SIPO: Thirty Years of Growing Awareness, Yet More Needed


  Nationwide campaign to mark upcoming IP Day

  The Chinese government will emphasize continued development of an intellectual property culture on its 2012 agenda, said Tian Lipu, commissioner of the State Intellectual Property Office.

  With World IP Day just around the corner on April 26, Tian made the remarks at an inauguration ceremony in Beijing on April 20 for a weeklong nationwide campaign to increase public awareness.

  Twenty-five ministerial organizations and a non-government association are members of the campaign's organizing committee, including the administrations of patents, trademarks and copyrights.

  With the slogan "fostering IP culture, promoting innovation development", this year's event aims to popularize the crucial concepts of "respecting knowledge, pursuing innovation, behaving with integrity and conforming to the law", said organizers.

  A series of simultaneous activities including symposiums, consultancy events, annual reports and training programs are now underway across the country to encourage respect for IP laws.

  The globalized economy places increased importance on so-called soft power, which includes cultural influences, said Tian, who also heads the organizing committee.

  "Culture is the foundation of soft power and also a fertile ground for the creative industry," he noted. "It is absolutely imperative to accelerate development of an IP culture combined with traditional, profound Chinese wisdom for a burst of innovation."

  Many Chinese people who before took it for granted to buy pirated copies of foreign books for much lower prices have increased their awareness substantially over the past decades, he said.

  Tao Xinliang, head of the intellectual property school at Shanghai University, echoed Tian, citing the recent headline-grabbing iPad trademark dispute between Apple and Shenzhen Proview Technology.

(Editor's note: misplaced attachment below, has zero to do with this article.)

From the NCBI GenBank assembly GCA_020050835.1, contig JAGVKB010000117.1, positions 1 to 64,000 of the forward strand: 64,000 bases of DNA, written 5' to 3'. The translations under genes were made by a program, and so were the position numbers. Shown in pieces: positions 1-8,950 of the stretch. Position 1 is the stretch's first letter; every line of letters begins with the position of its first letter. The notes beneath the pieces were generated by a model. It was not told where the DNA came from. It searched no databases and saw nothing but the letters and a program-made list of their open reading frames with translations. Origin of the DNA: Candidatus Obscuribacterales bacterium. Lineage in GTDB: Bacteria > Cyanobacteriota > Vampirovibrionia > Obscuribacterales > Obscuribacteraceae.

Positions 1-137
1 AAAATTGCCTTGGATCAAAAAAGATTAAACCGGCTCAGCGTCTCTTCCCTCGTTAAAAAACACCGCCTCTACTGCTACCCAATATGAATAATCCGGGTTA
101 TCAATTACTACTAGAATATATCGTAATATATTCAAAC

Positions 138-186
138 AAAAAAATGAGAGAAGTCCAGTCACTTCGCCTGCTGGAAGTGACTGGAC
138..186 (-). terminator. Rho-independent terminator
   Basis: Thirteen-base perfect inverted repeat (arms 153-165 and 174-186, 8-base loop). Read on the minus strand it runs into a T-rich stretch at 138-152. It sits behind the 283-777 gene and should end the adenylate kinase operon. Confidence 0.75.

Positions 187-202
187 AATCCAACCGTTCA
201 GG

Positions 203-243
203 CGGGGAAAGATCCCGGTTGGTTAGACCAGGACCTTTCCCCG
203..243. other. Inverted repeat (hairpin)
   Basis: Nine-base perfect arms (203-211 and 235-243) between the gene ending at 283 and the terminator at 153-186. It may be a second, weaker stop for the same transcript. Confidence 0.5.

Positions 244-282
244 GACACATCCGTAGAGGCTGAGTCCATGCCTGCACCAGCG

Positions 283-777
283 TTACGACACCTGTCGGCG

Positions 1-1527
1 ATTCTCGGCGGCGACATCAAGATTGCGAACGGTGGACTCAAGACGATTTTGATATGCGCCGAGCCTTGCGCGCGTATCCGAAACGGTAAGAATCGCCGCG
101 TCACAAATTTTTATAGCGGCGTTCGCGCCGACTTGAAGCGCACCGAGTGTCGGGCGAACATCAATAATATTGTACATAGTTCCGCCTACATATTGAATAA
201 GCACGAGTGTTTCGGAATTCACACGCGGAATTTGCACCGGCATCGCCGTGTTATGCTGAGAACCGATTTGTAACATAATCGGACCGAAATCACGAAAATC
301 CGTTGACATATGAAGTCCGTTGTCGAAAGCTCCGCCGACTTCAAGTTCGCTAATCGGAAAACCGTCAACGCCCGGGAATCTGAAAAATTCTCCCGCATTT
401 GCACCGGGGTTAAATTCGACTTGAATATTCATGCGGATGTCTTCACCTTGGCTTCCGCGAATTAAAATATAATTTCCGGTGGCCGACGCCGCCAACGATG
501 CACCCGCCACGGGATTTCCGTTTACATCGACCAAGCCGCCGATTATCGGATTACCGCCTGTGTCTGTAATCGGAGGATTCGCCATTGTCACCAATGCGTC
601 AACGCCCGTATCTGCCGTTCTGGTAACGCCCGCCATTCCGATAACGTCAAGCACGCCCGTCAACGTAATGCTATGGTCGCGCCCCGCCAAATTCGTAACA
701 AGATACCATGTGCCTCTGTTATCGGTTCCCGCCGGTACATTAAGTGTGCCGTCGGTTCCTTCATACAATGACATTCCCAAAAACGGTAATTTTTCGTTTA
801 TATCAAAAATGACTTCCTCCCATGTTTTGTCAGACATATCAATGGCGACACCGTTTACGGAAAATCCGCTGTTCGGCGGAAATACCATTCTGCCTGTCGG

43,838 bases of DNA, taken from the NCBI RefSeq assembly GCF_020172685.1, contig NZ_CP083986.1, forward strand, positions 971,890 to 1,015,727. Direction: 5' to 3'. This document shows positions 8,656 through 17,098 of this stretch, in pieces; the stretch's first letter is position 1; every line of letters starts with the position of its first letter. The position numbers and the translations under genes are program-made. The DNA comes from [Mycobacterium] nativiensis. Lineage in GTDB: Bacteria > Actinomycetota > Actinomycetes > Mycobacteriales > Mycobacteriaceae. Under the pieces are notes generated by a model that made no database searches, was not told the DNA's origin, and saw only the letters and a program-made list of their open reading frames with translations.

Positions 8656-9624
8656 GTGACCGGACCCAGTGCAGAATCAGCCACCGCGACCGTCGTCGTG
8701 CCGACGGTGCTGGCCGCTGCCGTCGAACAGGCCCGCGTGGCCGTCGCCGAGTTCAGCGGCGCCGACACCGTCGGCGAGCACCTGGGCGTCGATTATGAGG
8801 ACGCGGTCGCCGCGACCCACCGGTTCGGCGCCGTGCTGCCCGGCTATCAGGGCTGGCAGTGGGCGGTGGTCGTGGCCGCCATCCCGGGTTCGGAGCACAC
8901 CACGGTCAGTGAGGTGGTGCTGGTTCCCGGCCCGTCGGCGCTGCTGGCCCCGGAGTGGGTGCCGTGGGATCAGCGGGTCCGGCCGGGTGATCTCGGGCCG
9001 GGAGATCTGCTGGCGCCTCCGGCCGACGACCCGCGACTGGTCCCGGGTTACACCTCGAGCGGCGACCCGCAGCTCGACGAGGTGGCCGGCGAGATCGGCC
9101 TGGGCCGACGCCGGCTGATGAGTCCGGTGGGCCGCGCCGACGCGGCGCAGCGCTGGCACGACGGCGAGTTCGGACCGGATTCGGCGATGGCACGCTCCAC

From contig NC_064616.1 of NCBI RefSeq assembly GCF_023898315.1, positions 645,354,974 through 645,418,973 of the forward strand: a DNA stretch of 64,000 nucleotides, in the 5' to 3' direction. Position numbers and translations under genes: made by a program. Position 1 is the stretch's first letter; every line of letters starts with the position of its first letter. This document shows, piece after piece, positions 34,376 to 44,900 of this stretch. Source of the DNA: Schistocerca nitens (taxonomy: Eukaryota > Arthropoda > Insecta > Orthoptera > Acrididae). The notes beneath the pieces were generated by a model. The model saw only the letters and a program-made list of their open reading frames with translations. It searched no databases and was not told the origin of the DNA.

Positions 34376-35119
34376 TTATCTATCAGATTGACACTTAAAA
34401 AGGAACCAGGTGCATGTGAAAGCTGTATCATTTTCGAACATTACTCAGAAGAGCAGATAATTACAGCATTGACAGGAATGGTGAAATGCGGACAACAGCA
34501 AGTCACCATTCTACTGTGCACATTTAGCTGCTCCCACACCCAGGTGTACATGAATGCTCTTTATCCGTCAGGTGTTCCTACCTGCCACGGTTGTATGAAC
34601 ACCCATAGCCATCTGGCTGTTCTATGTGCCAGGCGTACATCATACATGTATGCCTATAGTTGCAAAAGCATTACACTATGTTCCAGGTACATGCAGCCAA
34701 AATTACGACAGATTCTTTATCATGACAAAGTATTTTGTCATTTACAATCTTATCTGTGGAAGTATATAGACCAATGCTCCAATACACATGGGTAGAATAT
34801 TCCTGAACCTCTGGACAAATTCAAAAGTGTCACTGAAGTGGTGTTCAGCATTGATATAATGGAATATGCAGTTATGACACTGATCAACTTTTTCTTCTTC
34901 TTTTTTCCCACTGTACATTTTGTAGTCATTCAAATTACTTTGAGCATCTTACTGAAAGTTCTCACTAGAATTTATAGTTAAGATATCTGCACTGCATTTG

"Regardless of which side may prevail in the end, the trademark wrangle triggered heated discussion nationwide and has already drawn increased public attention to IP issues," he said, adding that he once received invitations to three seminars on the case on a single day.

  In comparison, IP was a new concept to most Chinese 30 years ago. Tao recalled that during a meeting in the 1980s, local government officials had no clue what IP was and asked him to go to the housing property bureau to get the information he sought.

  He also remembered a maker of lighters in Shanghai that used the design and logo of US cigarette brand Marlboro. When Tao was hired to tell the Shanghai firm to stop the infringement, the company management was shocked, claiming that they were making lighters, not cigarettes, so it didn't count as infringement.

  "Besides, we just provide deliveries in accordance with orders from clients," Yao recalled them saying. "If it is infringement, we have nothing to do with that - the clients should be held liable."

  The law professor recounted how "they even claimed that the unauthorized use of the trademark benefited the cigarette maker - it was free advertising".

  Today it sounds humorous, a sign that values are changing, experts said.

  Commissioner Tian held up the example of an innovation-friendly environment in the United States, where ample investment funds and intermediary services can help young talent start their own businesses. Both areas need improvement in China, he said.

  "Creation is a continuous process of confronting frustration," he said. IP protection is the encouragement and guarantee that keeps innovation and dreams alive, he added.

  Professor Tao noted that "whether the powerful tool of IP can bring benefits or disaster to China depends on our government, our people and our nation".

Intellectural Property Publishing House:Edited by Li Yanan & Jiang Tao